TM: What kind of research went into writing Oleander City? When writing a historical novel that is based on a true story, how do you decide which facts to keep and which aspects to fictionalize?

MB: I spent about a decade reading about the Galveston hurricane of 1900, slowly working through all the pertinent available books in my university and public library. About four years ago, I began to devote myself to boxing history, from the bare-knuckle period of the late 19th century to the rise of Jack Johnson in the early 20th century. Besides reading books, I spent a fair bit of time on the internet looking at any images and film of early boxing matches that I could find, as well as diving into the biographies of Jack and Joe Choynski. Concurrently, I read books about Clara Barton and the American Red Cross as the character of Diana began to unfold.

The decision process of what to keep as true to the historical record and what to fictionalize is difficult to summarize. I would say that in most cases it is fluid, organic. Clearly the most compelling details, like the arrest and incarceration of the two boxers and what we know about their experiences together in jail, are the things that I am most likely to keep “as is.” But even in that case, so much “fictionalizing” is happening as I attempt to portray the day-to-day moments, thoughts, dialogue, and actions of these men. So even as the basic facts of the situation are historically accurate, there is always a lot that is fashioned by imagination in a historical novel. There is really no such thing as absolute historical truth; every fact of history is at least incrementally recast or adjusted in the retelling. And this doesn’t even account for the impact of style, organization, tone, and a multitude of other writing craft elements. Then, once I have a feel for the central components of the story, I can be somewhat selective, choosing incidents that support or feed this dynamic or the plot line while leaving out others that don’t “fit” or needlessly overcomplicate or confuse matters.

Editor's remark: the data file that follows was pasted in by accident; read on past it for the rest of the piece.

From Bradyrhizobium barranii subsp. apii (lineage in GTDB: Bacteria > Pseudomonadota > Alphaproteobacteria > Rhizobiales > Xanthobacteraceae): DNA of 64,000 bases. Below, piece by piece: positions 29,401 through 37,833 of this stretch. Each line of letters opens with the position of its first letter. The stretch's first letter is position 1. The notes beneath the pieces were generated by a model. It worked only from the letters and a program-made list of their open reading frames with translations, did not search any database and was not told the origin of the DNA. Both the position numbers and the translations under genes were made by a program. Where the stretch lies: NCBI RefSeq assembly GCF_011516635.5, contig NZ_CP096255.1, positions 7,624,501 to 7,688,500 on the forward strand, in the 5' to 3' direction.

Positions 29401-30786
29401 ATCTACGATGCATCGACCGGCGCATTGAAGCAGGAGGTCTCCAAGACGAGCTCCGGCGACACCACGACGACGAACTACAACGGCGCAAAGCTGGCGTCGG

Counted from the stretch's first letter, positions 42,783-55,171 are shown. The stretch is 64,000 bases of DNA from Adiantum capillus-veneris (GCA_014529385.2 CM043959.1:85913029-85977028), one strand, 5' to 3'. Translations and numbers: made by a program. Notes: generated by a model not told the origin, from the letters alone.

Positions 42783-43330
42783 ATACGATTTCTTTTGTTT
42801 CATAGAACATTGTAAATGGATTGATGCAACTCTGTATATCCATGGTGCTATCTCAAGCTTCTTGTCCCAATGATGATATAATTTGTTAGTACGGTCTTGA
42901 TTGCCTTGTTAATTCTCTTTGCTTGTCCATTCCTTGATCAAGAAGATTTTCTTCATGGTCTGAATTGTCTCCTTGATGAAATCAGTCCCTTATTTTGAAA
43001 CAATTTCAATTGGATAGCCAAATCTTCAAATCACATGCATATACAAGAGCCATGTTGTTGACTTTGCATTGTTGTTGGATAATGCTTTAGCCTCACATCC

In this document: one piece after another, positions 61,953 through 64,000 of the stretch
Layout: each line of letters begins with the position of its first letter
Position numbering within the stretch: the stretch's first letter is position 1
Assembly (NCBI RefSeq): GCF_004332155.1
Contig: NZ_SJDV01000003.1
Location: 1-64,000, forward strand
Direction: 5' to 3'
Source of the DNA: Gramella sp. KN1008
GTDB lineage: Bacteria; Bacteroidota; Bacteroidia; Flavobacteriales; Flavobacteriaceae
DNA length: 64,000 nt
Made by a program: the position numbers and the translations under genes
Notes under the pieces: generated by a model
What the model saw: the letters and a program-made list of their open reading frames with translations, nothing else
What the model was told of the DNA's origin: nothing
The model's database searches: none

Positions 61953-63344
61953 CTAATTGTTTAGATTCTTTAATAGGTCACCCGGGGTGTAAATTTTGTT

TM: What about the historical fiction genre interests you?

MB: I’ve always liked the feeling that I’m learning about something, a culture, a historical moment, a person, a place, when I’m reading fiction. I also like the task of researching things that I find compelling. In fact, I would likely spend all my time reading and researching the things that interest me if I could, and as it is I take three to four years to finally put it together in a book. But most of all I like the challenge of attempting to accomplish a rendering of what the writer Tim O’Brien called “story truth”—the kind of truth that lies beyond the objective facts and actualities of a historical moment. This is about capturing the essence, the spirit of the people and the story. The history of a place and time like Galveston in 1900 is obviously massively incomplete; what we do not know far outweighs what we do. Those spaces, the dark matter between the few points of light of recorded history, is the imaginative space that I live for. My intention is to create a story that honors this time, place, situation, and people through this method—even if large parts of it are made up.